Dozens of staff could face redundancy as part of around £30 million in savings to prevent the council from going bankrupt.

Brighton and Hove City Council announced a raft of cost-cutting measures, including a restructuring of its own operations, in order to plug a multimillion-pound budget black hole.

Around 75 council staff are set to be axed, which is expected to save £2.4 million alone.

Trade union Unison had threatened to hold a ballot on industrial action if compulsory redundancies were announced in the council’s budget.

The council said it was working with the union over the budget proposals and said it has been brought in to discuss the plans “as early as we possibly could”.

Councillor Jacob Taylor, finance lead, said: “These are our valued staff who do a great job every day serving residents and we wouldn’t want to have to delete any posts from the council.

“The reality is the scale of the budget cuts that we have had to make because of underfunding has meant we have had to look at every area of the council.

“You can’t make those levels of savings without looking to reduce the staffing costs of the council.”

Cllr Taylor said there is hope to redeploy staff where possible into other vacancies.

“I completely understand it’s upsetting and distressing for staff to face this - blame the Conservative government, not the local council, which is doing the best with a bad hand,” he said.

He said the state of the council’s finances was “worse than I had expected” but the administration had managed to avoid cuts to frontline services, such as libraries and public toilets.

“We have had to make some extremely difficult decisions but we have set a balanced budget for the next financial year and will therefore not be joining the growing list of councils declaring bankruptcy or having to apply to the government for emergency funding support," he said.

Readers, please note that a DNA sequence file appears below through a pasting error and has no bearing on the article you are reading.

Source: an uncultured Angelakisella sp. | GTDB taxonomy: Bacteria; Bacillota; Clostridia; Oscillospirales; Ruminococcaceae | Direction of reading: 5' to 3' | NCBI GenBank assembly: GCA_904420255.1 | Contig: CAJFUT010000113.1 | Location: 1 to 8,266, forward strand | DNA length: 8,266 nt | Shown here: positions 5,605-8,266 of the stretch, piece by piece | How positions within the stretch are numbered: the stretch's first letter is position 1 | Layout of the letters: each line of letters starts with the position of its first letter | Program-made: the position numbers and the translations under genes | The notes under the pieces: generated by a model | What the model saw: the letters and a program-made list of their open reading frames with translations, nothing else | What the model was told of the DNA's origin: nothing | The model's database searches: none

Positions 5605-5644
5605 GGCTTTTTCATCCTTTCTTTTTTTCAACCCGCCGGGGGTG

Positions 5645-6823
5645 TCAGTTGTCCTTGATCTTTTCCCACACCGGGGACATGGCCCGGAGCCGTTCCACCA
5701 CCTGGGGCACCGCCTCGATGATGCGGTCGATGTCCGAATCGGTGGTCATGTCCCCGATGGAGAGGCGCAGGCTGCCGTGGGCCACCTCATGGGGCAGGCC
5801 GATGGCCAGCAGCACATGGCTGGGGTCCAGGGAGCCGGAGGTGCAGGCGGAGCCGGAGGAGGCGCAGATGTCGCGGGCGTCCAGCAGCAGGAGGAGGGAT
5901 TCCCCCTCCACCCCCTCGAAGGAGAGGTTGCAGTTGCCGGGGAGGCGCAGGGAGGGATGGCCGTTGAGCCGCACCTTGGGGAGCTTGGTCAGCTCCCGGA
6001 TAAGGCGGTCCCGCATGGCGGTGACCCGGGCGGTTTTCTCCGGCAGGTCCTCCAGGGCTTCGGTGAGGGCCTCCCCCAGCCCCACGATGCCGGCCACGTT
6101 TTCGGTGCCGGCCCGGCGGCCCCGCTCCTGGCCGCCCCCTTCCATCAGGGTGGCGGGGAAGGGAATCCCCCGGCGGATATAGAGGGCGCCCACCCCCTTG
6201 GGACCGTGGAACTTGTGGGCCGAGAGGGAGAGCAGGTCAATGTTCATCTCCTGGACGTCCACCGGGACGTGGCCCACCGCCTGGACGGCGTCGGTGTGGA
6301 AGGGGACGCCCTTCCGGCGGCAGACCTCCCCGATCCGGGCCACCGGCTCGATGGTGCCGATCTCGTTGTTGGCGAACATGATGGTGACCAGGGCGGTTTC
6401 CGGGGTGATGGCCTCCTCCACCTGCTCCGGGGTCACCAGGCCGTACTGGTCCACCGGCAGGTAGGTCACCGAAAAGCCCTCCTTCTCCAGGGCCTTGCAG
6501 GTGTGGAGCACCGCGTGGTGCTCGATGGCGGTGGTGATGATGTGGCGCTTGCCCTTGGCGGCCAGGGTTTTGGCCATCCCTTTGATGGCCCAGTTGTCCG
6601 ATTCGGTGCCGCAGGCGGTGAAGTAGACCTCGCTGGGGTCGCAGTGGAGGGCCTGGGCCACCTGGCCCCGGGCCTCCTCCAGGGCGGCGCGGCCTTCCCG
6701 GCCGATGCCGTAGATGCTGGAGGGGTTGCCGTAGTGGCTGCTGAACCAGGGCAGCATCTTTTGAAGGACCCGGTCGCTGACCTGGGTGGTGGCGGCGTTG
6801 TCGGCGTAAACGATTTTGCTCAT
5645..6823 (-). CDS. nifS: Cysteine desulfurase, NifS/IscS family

Council leader Bella Sankey echoed his sentiment and said: “These are difficult times for our city, but as your Labour council we have rescued the council’s financial position, protected essential frontline services and we are investing in the health and wellbeing of our residents with an ambitious capital programme.”

Despite frontline services being protected from cuts, both council tax and business rates are set to rise, with an increase in the cost of parking permits and light touch parking schemes to a price “nearer to full schemes” also planned.

Residents in a Band D property can expect to pay an extra £100 a year as a result of the 4.99 per cent council tax rise.

Cuts to services for young people who are at risk of homelessness are also planned, including £364,000 in savings by closing St Patrick’s high support rough sleepers' hostel in Cambridge Road, Hove.

Cuts to services at Bright Start Nursery in Barrack Yard, Brighton, have proved controversial among parents, although the council has said the measures avoid the prospect of its closure.

Ed Armston-Sheret, a spokesman for the Save Bright Start campaign, said: “It is galling to be told that the council is maintaining nurseries when they are closing the Bright Start baby room, which will scrap all provision for under twos. Parents with babies are already being turned away.

“We understand the council is in a difficult financial position, but they should at least be honest about the fact that they are presiding over nursery cuts.”

Cllr Taylor said the council had found an “innovative solution” to prevent the nursery’s closure, adding: “Following the consultation with parents, we’ve tweaked the model and every single parent who has a child at Bright Start nursery now who will be of nursery age will be able to take a place at the new offering 500 yards up the road.

“We think it is a pretty good solution that saves a little bit of money for the council but is mainly focused on maintaining council-run nursery provision in the city centre.

“Most councils across the country no longer operate nurseries - they had to cut them years ago because of cuts. We maintain them because we think it’s really important to invest in early years and have that provision for families.”

The Green Party, the official opposition on the city council, criticised Labour’s decision not to share details of the cuts until “the last minute” and accused the administration of “robbing residents and community groups of the chance to campaign for vital services to be saved”.

Steve Davis, leader of the Green group, said: “Early reading of these proposals suggests too many of the cuts planned by Labour focus on services supporting some of the most vulnerable people in our community and far from protecting vital services, Labour is taking lumps out of them and hoping nobody will notice.

“Residents should be in no doubt - this Labour budget will leave many important services and organisations either closed or on the brink. The impact of these decisions will be devastating.

“These cuts are terrible news for the city and its people. You simply cannot gut an organisation and expect it to keep functioning.”

Councillors will first discuss the proposals at a meeting of the strategy, finance and city regeneration committee on Thursday, February 8.